Id. at DTG00000065.
 Id. at DTG00000061.
 DX-1 at 98; SPX-16 (January 27, 2010 Dollar Thrifty Board Meeting Minutes) (reflecting that the Board had a lengthy discussion about the "relative certainty of deal closing.").
 PX-31 (Thompson) at 192-93; Thompson Aff. ¶ 9 (stating that the Board was advised on multiple occasions about the antitrust risk of mergers with Avis and Hertz); PX-13 (Neu) at 126-28.
 PX 31 (Thompson) at 133.
 DX-30 (Draft Merger Agreement) § 8.02; DX-31 (highlighting the problematic provisions of the proposed agreement).
 DX-32 (March 5, 2010 Dollar Thrifty Board Meeting Minutes).
 Id. at DTG00037028.
 DX-39 at DTG00038381.
 Id. at DTG00038382.
 DX-42 at DTG00000094.
 DX-40 at DTG00038906-07.
 SPX-20 (March 24-25, 2010 Dollar Thrifty Board Meeting Minutes).
 Id.; PX-1 (Capo) at 120-121 (stating that "as we moved through the process we were always asking the question, `Is there anybody else out there?'").
 PX-15 (Pinsky) at 119.
 Id.; PX-29 (Pope) at 166 (recalling that there had been discussions at the meeting about the "do-ability" of a transaction with Avis, and that the financial advisors had indicated that Avis's financial situation was "a little bit more challenging."); PX-31 (Thompson) at 205-06 (stating that one factor the Board considered at the meeting when deciding not to contact Avis was potential financing issues, and recalling that the discussions were oral as opposed to being part of an official presentation).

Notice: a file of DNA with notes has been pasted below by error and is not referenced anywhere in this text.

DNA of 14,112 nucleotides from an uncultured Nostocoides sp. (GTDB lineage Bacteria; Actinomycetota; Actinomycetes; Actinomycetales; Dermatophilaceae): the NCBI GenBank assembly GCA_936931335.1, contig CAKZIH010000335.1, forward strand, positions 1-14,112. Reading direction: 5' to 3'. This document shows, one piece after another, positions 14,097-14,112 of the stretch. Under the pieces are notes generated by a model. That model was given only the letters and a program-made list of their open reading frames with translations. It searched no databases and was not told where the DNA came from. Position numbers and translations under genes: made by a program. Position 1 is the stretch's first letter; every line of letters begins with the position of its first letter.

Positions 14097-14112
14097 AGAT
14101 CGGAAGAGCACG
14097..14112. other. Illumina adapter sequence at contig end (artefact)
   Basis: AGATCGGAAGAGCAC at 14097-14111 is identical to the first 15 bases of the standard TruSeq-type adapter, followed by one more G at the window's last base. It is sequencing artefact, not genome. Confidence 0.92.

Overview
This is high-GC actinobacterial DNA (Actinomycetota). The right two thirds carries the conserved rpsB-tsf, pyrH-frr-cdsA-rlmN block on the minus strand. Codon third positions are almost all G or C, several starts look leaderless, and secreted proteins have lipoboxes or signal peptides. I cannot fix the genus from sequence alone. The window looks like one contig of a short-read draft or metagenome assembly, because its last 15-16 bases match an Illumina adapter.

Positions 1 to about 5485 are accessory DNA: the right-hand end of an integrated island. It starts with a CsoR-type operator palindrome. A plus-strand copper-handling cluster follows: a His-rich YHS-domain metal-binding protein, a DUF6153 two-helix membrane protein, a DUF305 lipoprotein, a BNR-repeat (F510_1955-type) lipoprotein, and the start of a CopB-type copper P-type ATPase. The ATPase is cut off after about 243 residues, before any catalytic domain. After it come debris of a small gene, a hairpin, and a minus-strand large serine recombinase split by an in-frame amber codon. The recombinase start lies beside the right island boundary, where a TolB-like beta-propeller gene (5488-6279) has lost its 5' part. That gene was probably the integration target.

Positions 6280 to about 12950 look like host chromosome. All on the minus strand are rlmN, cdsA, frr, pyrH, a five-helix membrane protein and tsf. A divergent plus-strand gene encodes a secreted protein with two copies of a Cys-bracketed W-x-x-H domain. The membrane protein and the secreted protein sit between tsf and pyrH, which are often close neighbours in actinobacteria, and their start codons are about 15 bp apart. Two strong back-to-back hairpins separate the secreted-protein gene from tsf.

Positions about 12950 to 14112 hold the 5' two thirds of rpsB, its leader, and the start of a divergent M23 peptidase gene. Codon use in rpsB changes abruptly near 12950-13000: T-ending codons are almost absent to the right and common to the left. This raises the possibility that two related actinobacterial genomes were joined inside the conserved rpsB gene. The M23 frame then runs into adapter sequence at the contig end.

PX-1 (Capo) at 121.
 SPX-20. The independent directors made a point of talking without management at every board meeting. PX-29 (Pope) at 160.
 PX-29 (Pope) at 160-61.
 DX-1 at 101; PX-31 (Thompson) at 144.
 DX-1 at 101.
 Id.; PX-1 (Thompson) at 144 (suggesting that there were two breakdowns, the one after the $45 dollar proposal and the one after this meeting); DX-61 (April 16, 2010 Email from Pinsky to Fox and others) (stating that it "[l]ooks like deal is dead for now").
 DX-1; PX-38; PX-31 (Thompson) at 207; PX-38 (Tucker).
 Court of Chancery Rule 30(b)(6) allows corporations to provide a witness to be deposed on their behalf as to designated matters.
 PX-38 (Tucker). Tucker first responded to the question of who called who: "I don't know." Id. at 15. He then later testified that after "giving it further thought" that it was "Mr. Sivitilli that contacted Ron Nelson." Id. at 30-31. Finally, Tucker changed his mind again and decided that it was Nelson who had contacted Sivitilli. Id. at 42-43.
 PX-31 (Thompson) at 207.
 PX-38 at ABG00001.
 PX-31 (Thompson) at 201.
 PX-37 (Tucker) at 46.
 The plaintiffs have made no showing of how this hearsay is admissible against the defendants. Avis is clearly not the plaintiffs' party-opponent, quite the opposite.
 PX-31 (Thompson) at 207.
 Pl. Op. Br. at 2.
 PX-37 (Tucker) at 50.
 PX-31 (Thompson) at 208.
 Id. at 211.
 PX-4 (Jacob) at 191-98.